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RE: Lateral Analysis Software for Wood Structures?

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I just thought I would (finally) follow-up on this subject.

Based on the feedback I got on this list as well as some cursory
investigation on my own, it seems that Woodworks is probably the best
choice (for me). News Flash! No software will be 100% perfect and solve
all the problems for all of the users! It does seem that Woodworks comes
closest. Short of that, it seems like the best way to go is the old
fashioned way, use the LARUCP approach and overdesign the shear walls
and hold downs by 20%. FWIW, I really enjoyed QLAT in that it seemed to
do everything I wanted it to do (including being able to build custom
shear wall and hold down tables). Alas, it was written as the Dead Sea
Scrolls in that operating system known as D(ead) O(perating) S(ystem)
and printing was a PITA. Unfortunately, it seems that QLAT is not longer
available. Hopefully, Woodworks picks up where QLAT left off.

It's funny (not really) how this request for opinions branched off into
a debate on how a wood structure should be analyzed laterally. After all
this time, there still is no consensus with an associated economical
(from a design point of view) means of solving this problem. I'm also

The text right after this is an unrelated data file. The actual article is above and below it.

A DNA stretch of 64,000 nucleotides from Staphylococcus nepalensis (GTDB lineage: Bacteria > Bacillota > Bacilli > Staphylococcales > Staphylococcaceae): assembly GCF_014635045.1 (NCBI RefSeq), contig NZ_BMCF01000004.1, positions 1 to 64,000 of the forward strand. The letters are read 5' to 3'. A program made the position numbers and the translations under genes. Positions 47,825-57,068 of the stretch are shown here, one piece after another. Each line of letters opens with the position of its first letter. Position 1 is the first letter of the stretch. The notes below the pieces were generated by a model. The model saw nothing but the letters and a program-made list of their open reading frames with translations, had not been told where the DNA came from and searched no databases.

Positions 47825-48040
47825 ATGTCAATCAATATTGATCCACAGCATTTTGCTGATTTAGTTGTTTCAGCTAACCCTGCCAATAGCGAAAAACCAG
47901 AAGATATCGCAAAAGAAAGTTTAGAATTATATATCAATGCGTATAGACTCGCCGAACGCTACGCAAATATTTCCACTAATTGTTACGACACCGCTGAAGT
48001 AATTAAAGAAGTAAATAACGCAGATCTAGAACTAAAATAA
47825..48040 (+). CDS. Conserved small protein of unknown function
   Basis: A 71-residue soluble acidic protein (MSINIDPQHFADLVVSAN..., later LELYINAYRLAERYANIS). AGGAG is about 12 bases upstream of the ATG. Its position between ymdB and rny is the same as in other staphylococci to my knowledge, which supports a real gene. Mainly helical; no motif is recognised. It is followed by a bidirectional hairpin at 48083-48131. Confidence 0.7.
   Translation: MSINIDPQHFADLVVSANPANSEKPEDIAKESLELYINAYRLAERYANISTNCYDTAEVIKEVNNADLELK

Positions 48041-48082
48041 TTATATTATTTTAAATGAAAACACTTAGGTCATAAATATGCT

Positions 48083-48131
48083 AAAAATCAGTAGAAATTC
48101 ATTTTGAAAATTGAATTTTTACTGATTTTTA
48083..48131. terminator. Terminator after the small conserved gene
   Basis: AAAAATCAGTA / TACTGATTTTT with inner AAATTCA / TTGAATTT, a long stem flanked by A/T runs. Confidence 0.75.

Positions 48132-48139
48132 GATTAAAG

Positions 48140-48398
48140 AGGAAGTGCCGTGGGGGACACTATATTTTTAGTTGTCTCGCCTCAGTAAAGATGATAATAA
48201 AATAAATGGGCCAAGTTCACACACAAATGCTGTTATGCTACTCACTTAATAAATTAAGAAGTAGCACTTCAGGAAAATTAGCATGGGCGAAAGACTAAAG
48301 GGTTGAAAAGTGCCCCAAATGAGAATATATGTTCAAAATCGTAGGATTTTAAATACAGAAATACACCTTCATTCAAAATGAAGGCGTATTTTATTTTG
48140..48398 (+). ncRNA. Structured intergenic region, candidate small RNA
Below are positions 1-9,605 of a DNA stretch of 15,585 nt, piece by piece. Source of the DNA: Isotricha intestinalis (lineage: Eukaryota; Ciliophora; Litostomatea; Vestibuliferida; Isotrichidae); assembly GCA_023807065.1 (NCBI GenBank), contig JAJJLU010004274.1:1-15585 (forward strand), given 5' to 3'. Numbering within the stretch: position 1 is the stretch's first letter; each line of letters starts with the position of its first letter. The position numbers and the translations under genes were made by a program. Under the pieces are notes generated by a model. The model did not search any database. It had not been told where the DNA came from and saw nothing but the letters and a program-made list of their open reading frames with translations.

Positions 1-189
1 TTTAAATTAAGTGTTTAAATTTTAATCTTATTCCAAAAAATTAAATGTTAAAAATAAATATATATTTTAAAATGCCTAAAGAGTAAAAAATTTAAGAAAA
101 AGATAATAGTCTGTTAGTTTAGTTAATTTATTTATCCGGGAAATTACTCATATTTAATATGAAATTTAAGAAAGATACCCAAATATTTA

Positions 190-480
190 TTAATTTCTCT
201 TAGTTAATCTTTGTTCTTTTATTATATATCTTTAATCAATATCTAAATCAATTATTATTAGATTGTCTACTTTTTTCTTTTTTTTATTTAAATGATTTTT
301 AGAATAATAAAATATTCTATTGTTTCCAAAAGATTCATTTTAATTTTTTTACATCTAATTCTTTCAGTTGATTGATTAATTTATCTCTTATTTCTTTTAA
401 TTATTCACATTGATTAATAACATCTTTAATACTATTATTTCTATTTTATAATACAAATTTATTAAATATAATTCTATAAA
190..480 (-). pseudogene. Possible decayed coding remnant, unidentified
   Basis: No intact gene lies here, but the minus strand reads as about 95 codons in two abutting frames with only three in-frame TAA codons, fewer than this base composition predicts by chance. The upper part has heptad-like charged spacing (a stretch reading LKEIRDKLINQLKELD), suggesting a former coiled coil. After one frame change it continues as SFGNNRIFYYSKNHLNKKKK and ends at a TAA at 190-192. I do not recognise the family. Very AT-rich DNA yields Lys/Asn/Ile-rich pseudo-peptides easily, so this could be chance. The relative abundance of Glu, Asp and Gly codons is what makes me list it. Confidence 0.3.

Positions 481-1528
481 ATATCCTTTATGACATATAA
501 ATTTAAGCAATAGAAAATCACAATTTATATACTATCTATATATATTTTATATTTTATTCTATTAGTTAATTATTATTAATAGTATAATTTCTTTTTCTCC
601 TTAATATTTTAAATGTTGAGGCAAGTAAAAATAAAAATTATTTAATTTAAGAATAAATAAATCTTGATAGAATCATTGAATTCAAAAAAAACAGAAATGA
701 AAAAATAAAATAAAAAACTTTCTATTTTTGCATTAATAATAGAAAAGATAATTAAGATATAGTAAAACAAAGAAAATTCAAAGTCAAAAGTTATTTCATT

amazed that more software vendors (i.e., Enercalc and RISA) have not
jumped on this bandwagon.

There's still a misconception that this rigid-flexible diaphragm issue
is a product of the 1997 UBC. This is just flat out not true. There's
been language in the UBC code for along time that the relative rigidity
must be considered and, in 1988 a clear definition was provided in that
if the diaphragm deflection was more than twice the shear wall
deflection, the diaphragm was flexible. Otherwise it was rigid. Of
course, the problem with this solution is that the deflection of wood
elements (diaphragms and shear walls) are more difficult to determine
(blocked or unblocked, etc). So, the "standard practice" was to consider
wood structures flexible up until February 1998 when a seminar sponsored
by SEAOSC purportedly on the seismic provisions of the 1997 UBC.

In addition to discussing the new provisions of the 1997 UBC, the
presenter also spent considerable time (more than half the seminar?) on
how his office designs wood structures by considering the stiffness of
the diaphragms and shear walls. Once this presentation was made public,
Pandora's Box was now open and the "standard practice" could no longer
be a reasonable defense for ignoring the stiffness of wood diaphragms
and shear walls. Since the stiffness of wood elements are not precisely
known nor would we want to under design a line of shear resistance with
small shear walls, the "safe" approach is to do two analyses and
envelope the solution.

Don't get me wrong. I do believe that there are situations where the
stiffness should be considered (interior corridor walls in apartment
bldgs / hotels, etc.), but I think it's a waste of engineering time and
energy to categorically require the designer to envelope the analysis.
For example, I think it would be a far greater benefit to spend that
analysis time ensuring that there is a complete load path from roof to
foundation and then, during construction, to actually observe these
elements installed (what a concept). However, there's too much risk
(business risk that is, assuming a fee to do the design the "old
fashioned way" when the building official is going to require an
envelope solution) not to confer with the building official when
considering a new project.



Bill Allen, S.E. (CA #2607)

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